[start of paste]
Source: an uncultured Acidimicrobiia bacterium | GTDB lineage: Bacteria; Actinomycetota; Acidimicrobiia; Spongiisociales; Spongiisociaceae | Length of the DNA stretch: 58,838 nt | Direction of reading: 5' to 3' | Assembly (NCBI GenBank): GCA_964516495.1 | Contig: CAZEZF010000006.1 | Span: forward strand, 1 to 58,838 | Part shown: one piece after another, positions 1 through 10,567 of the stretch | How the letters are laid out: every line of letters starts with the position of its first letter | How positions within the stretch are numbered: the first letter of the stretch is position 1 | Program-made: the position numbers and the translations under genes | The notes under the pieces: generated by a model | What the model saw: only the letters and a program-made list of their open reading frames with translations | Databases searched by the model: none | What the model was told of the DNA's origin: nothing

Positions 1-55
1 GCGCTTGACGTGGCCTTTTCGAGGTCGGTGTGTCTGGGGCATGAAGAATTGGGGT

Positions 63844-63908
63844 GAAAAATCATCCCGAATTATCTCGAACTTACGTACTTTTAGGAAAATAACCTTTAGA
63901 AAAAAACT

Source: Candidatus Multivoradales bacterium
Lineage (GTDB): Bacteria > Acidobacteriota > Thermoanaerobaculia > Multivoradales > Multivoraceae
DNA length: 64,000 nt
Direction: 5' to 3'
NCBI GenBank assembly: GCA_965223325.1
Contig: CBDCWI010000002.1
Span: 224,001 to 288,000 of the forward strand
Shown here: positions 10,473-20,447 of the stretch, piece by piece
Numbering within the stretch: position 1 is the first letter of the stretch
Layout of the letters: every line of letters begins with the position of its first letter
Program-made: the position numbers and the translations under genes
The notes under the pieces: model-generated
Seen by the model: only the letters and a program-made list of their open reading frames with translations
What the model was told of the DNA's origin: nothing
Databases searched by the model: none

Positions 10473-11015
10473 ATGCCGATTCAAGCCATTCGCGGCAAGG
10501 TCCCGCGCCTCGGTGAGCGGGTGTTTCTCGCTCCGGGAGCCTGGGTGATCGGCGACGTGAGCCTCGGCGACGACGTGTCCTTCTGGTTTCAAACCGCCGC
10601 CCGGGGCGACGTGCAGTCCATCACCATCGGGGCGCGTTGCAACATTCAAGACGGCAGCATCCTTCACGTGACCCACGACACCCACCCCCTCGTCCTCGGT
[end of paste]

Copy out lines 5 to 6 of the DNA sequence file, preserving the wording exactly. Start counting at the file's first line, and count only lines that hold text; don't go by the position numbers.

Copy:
63844 GAAAAATCATCCCGAATTATCTCGAACTTACGTACTTTTAGGAAAATAACCTTTAGA
63901 AAAAAACT